Searching for a solution to the scanner problem, Selwood contacted ABB through its supplier WH Good Automation, one of ABB’s network of instrumentation alliance partners. By coincidence, ABB had completed work on its new ABB Ability digital cloud-based verification tool and was looking for companies to help evaluate it. Selwood conducted beta testing of the new software for three months, making suggestions for enhanced features that would make testing even easier.
“We carried out around 50 tests during that time on equipment that was part of our daily business,” adds Whitfield, “so it had gone through the heat of battle out on hire.” The upshot is that Selwood’s pumping solution team saw verification testing time for WaterMaster flowmeters reduced to a few minutes. “The tool is much quicker and easier to connect,” he says. “The verification method connects instantly, drastically cutting the time we need to spend.”
According to David Lincoln, ABB’s measurement and analytics digital lead, the software was not far from commercial release, so getting Selwood to test it was very valuable. “In using it to help solve Selwood’s verification issues, we gained valuable feedback and additional ideas that helped us to further refine the tool in ways that could help broaden its functionality for other users as well.”
When it comes to which kind of flowmeter to opt for, Omega, which supplies a vast range of measurement and control solutions, offers this advice: “If acceptable metering performance can be obtained from two different flowmeter categories and one has no moving parts, select the one without moving parts. Moving parts are a potential source of problems, not only for the obvious reasons of wear, lubrication and sensitivity to coating, but also because moving parts require clearance spaces that sometimes introduce ‘slippage’ into the flow being measured.”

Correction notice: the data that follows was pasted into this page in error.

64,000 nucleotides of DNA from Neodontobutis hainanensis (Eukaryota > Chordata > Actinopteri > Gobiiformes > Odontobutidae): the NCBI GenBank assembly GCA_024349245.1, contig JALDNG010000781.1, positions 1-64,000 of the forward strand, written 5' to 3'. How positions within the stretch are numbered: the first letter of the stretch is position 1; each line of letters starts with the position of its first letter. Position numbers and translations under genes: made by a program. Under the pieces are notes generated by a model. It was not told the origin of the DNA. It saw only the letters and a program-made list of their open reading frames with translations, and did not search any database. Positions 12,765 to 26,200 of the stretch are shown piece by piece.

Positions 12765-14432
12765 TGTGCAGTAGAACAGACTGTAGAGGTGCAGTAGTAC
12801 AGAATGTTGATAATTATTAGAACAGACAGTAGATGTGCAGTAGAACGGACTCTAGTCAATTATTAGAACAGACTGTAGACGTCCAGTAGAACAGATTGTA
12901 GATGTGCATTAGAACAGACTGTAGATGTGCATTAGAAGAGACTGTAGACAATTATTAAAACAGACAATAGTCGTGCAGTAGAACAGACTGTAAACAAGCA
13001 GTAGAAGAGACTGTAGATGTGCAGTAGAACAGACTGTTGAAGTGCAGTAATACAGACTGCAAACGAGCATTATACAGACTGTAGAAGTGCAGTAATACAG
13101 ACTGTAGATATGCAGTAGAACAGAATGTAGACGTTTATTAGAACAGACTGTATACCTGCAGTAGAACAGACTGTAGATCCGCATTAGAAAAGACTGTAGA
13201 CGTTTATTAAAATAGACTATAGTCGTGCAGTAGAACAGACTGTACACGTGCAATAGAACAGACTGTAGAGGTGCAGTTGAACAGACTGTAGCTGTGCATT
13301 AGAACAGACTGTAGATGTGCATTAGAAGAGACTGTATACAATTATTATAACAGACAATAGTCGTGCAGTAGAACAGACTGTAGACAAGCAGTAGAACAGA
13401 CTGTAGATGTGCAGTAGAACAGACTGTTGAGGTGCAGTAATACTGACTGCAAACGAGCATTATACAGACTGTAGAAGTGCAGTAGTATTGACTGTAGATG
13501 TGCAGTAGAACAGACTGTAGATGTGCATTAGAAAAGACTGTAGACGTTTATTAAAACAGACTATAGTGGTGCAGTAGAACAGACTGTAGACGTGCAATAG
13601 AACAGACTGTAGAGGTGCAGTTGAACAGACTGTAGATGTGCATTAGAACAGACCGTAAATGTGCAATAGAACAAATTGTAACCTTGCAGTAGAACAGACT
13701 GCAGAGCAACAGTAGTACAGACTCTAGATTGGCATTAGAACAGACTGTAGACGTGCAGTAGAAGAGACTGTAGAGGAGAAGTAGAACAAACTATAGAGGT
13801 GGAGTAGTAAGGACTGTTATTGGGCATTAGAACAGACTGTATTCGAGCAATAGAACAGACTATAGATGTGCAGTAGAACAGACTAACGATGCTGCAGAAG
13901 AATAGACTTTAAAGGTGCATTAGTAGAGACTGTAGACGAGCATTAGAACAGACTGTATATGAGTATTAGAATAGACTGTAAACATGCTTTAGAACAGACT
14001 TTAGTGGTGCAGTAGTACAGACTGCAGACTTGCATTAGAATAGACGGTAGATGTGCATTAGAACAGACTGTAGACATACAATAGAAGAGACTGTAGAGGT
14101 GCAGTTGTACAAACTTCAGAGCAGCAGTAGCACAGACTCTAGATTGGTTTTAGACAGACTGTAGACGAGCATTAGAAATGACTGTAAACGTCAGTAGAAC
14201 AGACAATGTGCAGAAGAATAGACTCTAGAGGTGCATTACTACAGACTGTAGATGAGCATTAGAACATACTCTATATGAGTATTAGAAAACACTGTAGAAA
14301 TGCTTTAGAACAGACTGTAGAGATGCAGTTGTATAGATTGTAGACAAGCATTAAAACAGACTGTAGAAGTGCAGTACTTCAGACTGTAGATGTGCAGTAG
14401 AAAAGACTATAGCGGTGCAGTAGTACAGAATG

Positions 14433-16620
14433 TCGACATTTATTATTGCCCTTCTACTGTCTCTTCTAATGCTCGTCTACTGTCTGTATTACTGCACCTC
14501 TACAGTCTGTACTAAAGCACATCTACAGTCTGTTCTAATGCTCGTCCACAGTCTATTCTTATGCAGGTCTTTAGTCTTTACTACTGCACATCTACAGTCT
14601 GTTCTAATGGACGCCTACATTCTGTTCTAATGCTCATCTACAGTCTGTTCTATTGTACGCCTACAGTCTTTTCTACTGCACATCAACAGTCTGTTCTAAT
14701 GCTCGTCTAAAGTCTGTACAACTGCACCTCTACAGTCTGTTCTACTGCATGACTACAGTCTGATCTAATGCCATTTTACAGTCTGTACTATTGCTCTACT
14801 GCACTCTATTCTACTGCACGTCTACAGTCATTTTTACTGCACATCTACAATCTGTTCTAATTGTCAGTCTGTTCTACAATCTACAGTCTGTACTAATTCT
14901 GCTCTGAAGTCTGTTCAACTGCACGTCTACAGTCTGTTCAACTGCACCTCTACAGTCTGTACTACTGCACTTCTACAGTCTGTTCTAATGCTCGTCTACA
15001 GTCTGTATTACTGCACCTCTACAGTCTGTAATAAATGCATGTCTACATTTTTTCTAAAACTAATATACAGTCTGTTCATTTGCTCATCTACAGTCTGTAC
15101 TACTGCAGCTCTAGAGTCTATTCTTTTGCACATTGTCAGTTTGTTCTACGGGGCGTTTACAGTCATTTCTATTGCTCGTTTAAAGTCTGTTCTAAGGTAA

Even with well-maintained and calibrated meters, this unmeasured flow varies with changes in fluid viscosity and temperature. Changes in temperature also change the internal dimensions of the meter and require compensation. “If you can obtain the same performance from both a full flowmeter and a point sensor, it is generally advisable to use the flowmeter,” Omega adds. “As point sensors do not look at the full flow, they read accurately only if they are inserted to a depth where the flow velocity is the average of the velocity profile across the pipe. Even if this point is carefully determined at the time of calibration, it is not likely to remain unaltered, since velocity profiles change with flowrate, viscosity, temperature and other factors.”